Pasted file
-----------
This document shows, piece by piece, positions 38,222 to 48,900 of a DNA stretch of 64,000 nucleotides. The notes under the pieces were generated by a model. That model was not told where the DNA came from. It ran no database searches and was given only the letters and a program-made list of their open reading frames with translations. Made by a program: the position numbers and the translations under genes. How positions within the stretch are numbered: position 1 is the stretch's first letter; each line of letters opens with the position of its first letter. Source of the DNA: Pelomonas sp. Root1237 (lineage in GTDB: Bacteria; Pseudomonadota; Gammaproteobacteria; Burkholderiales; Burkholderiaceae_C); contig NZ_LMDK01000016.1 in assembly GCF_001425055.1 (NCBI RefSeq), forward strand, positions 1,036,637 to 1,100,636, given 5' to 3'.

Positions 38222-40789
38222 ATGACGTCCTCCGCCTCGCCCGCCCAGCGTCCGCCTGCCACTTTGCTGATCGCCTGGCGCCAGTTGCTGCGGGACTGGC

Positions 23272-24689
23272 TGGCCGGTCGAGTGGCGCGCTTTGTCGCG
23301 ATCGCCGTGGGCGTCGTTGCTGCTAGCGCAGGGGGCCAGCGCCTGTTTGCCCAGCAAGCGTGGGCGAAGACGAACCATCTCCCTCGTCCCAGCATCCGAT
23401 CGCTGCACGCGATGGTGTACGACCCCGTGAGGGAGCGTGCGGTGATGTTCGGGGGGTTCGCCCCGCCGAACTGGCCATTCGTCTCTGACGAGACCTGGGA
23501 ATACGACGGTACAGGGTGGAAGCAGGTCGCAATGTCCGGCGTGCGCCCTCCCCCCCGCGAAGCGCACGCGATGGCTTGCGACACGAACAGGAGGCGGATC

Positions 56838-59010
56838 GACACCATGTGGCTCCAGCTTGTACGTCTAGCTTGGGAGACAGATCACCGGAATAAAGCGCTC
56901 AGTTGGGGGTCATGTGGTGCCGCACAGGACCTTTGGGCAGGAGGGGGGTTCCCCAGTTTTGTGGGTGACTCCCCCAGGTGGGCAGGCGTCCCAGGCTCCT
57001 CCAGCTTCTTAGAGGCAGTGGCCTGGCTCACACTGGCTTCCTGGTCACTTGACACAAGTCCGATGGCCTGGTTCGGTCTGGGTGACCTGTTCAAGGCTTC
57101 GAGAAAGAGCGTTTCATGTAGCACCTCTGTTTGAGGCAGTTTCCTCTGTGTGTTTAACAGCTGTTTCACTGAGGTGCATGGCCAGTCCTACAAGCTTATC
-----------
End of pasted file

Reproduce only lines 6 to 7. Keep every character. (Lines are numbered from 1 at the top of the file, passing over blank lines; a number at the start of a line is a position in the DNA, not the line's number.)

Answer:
23301 ATCGCCGTGGGCGTCGTTGCTGCTAGCGCAGGGGGCCAGCGCCTGTTTGCCCAGCAAGCGTGGGCGAAGACGAACCATCTCCCTCGTCCCAGCATCCGAT
23401 CGCTGCACGCGATGGTGTACGACCCCGTGAGGGAGCGTGCGGTGATGTTCGGGGGGTTCGCCCCGCCGAACTGGCCATTCGTCTCTGACGAGACCTGGGA